Glover Teixeira fights Anthony Johnson in the co-main event of UFC 202: McGregor vs. Diaz II on August 20th, 2016, at the T-Mobile Arena in Las Vegas, Nevada.
Single sentence summary:
Phil: Two violent LHWs meet after carving out mini-renaissances which consist of equal parts good fighting and crappy divisional depth.
David: 60 Percent of Light Heavyweight’s humanity battle to decide its undetermined future.
Record: Glover Teixeira 25-4 Anthony Johnson 21-5
Odds: Glover Teixeira +177 Anthony Johnson -192
History lesson / introduction to the fighters
Phil: Anthony Johnson has been on a tear since getting choked out by Daniel Cormier. When he gave his bizarre speech about how anyone can achieve your dreams if you only believe in yourself shortly after visibly giving up… it’d be reasonable to assume that he might not be long for the MMA world.
But no. He went out there and smashed two decent fighters in Jimi Manuwa and Ryan Bader. Manuwa was a little outclassed, and Bader shit the bed to an extent which was frankly impressive, even by his own extremely high bed-shitting standards. Rumble’s performances were clean and brutal nonetheless. We have been duly reminded: Anthony Johnson is a scary man.
David: No history lesson needed. When you’re on the feet against Johnson, he has the ability to put you into places H.P. Lovecraft doesn’t have the imagination to write about. At the same time, his career is basically a trope of martial arts films: a dangerous man haunted by his inescapable past.
Phil: Glover also didn’t look like he was doing too hot. It was less the understandable Jones loss, and more his dreadful showing against Phil Davis which resembled the classic "getting to the champ, losing, then falling to pieces" career path. Like Rumble, though, he’s gotten back on track. Like Rumble, his strength of competition has been decent but not stellar, with an extremely checked-out Rashad being the best name on the ledger... but it’s light heavyweight. This is as good as it gets.
David: When did light heavyweight become an unhealthy wet turd of divisional hierarchy? Was it exactly when Jon Jones starting going Scarface on us? I think that answer is too easy. Something more sinister is going on. The division has turned into a creepy arrangement of twigs harboring an ancient evil in light heavyweight’s fight forest.
What are the stakes?
Phil: Title shot? Jon Jones is going to have to pull some magic out of his hat if he’s going to avoid a significant suspension for his OoC failure. Both Jones and (more tellingly) Dana have been sounding very optimistic, so it’s looking like he’s going to get a few months rather than the two years we were all fearing, but realistically he’s not going to be back in time to get next against Cormier.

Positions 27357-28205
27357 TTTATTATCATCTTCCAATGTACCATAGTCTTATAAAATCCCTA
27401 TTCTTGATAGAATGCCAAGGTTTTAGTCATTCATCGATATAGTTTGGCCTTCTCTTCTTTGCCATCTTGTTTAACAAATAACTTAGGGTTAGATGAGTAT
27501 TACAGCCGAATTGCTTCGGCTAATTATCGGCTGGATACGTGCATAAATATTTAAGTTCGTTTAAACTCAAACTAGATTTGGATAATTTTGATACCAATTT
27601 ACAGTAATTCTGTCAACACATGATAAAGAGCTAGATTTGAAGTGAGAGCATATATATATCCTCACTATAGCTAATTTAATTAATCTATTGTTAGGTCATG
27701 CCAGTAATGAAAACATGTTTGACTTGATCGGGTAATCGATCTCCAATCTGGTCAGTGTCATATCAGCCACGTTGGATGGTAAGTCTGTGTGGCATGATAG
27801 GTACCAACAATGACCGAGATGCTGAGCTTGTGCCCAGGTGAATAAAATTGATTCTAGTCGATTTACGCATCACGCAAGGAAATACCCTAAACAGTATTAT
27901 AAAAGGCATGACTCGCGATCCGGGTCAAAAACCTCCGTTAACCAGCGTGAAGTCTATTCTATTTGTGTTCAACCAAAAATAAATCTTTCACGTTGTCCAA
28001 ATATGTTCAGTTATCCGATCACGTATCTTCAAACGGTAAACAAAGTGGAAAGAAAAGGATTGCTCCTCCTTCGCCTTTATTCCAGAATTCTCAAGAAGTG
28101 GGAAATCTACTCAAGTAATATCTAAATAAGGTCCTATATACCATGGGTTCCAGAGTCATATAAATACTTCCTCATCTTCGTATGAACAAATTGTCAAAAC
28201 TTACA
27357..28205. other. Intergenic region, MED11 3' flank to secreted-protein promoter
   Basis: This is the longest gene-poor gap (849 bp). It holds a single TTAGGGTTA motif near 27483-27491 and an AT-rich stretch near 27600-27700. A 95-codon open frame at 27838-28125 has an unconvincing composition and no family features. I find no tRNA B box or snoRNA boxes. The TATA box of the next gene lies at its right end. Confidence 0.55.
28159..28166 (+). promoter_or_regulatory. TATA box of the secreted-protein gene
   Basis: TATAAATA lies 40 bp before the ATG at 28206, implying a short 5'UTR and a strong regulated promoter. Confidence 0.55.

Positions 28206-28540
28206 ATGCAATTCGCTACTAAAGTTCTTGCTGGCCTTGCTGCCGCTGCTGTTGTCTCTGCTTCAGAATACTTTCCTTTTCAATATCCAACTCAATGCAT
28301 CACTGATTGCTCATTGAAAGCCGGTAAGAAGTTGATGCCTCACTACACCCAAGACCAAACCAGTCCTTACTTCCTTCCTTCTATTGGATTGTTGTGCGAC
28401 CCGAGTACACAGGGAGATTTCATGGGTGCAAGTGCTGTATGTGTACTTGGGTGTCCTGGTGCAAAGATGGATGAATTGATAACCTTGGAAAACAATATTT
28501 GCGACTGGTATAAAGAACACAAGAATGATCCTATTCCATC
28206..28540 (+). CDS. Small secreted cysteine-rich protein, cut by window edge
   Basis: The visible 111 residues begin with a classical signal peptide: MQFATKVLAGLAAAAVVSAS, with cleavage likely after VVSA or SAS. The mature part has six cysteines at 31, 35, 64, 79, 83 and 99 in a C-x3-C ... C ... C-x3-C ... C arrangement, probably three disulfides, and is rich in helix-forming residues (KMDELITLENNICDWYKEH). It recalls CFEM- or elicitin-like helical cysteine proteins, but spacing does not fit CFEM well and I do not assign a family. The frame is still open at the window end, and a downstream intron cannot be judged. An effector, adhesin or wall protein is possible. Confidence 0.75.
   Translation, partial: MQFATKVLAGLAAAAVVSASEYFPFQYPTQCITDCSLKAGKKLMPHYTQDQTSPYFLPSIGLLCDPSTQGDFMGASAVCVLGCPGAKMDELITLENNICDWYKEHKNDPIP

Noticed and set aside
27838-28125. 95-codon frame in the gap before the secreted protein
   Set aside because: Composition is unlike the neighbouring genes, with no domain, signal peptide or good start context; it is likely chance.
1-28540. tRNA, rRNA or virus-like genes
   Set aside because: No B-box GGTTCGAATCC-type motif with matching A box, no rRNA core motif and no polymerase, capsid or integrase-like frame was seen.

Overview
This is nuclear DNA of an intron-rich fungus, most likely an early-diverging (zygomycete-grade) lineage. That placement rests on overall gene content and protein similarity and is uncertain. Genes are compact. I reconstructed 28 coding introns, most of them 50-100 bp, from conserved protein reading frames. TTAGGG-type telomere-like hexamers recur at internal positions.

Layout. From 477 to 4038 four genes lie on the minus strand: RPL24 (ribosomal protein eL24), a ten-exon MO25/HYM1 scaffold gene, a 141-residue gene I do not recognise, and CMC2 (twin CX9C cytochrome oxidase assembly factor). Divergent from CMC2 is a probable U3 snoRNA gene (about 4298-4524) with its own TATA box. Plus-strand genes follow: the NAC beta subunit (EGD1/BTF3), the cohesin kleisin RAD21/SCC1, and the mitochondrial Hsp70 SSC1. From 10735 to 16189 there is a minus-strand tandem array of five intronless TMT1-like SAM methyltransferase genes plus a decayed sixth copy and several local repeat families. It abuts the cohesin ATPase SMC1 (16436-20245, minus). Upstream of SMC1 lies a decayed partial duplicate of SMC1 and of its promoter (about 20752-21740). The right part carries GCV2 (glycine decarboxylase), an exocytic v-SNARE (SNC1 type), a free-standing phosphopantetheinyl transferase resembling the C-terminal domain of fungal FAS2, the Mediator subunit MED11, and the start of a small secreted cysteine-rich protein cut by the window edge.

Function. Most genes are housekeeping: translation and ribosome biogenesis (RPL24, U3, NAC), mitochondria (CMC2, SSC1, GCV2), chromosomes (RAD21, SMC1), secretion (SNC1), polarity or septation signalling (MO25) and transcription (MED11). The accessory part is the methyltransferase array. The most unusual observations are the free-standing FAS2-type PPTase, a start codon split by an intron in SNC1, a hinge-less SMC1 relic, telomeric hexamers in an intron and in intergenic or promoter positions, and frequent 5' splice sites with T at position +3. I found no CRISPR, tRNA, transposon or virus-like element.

David: I’ve been very out of loop. Dana sounding optimistic about a fighter’s legal troubles can only mean one thing: the law isn’t a fan of the UFC and tried to sabotage Zuffa’s plans, and if Dana needs Jones for one fight for the title, then everything’s good because at least Jones will go back to being suspended.
Where do they want it?
Phil: Two broad-stance, stand and bang pressure fighters who prioritize forward movement and punishing the opponent for trying to return. As such, his fight is unlikely to spend significant time at a distance.
Of the two, Johnson likes to be a little further away. Glover wants to punch straight into the clinch, but Johnson likes to hang out right in the pocket, brush strikes aside and then smash in the one-two, the overhand or the uppercut. If opponents try to circle out, he has a hard leg kick and the quick and fluid left high kick which he’s carried with him since his days as a welterweight. His defensive wrestling is excellent, as is his top game.
Rumble’s problems are primarily mental. Once he connects, he lacks the ability to turn his power back "down" and gets obsessed with landing the single shot. I also reckon he has a tier-based mentality, where he assigns people into hierarchies like so:
- Fighters who are better than him
- Fighters who are not better than him
- People who don’t fight
If someone can convince him that they belong in the first category, he concedes pretty fast.
David: Oh snap! Phil with the shots fired analysis. I dig it. Johnson is such a unique striker because there’s absolutely zero disproportion between his agility and power. There’s a weightlessness to the way he chambers strikes that makes him hard to predict just by virtue of mechanics. It’s like his body never learned to sacrifice power for speed, and vice versa. None of this would mean much except in the currency of racial stereotypes ("athletic and explosive") if he didn’t have a grocery list of weapons at his dietary command. His kicks are, IMO, his best pair of weapons. He’s able to switch hit in a way very few fighters can replicate: able to strike high or low with either feet, and from either stance in some situations. If he never bothered to box, he’d still be an elite fighter. As is, his mentality keeps him from being a champion, but everything else keeps him relevant.